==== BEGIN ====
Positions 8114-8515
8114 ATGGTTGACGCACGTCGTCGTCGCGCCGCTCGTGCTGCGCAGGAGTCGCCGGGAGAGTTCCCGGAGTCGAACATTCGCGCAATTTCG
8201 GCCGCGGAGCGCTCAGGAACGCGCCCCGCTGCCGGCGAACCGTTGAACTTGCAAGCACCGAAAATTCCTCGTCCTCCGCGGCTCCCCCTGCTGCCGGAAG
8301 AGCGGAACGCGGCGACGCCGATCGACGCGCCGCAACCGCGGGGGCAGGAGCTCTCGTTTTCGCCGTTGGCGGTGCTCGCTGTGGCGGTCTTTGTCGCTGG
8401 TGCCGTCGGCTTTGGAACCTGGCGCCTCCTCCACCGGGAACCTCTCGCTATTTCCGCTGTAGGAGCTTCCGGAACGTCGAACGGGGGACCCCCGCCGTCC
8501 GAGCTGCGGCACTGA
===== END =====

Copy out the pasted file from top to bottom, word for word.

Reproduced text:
Positions 8114-8515
8114 ATGGTTGACGCACGTCGTCGTCGCGCCGCTCGTGCTGCGCAGGAGTCGCCGGGAGAGTTCCCGGAGTCGAACATTCGCGCAATTTCG
8201 GCCGCGGAGCGCTCAGGAACGCGCCCCGCTGCCGGCGAACCGTTGAACTTGCAAGCACCGAAAATTCCTCGTCCTCCGCGGCTCCCCCTGCTGCCGGAAG
8301 AGCGGAACGCGGCGACGCCGATCGACGCGCCGCAACCGCGGGGGCAGGAGCTCTCGTTTTCGCCGTTGGCGGTGCTCGCTGTGGCGGTCTTTGTCGCTGG
8401 TGCCGTCGGCTTTGGAACCTGGCGCCTCCTCCACCGGGAACCTCTCGCTATTTCCGCTGTAGGAGCTTCCGGAACGTCGAACGGGGGACCCCCGCCGTCC
8501 GAGCTGCGGCACTGA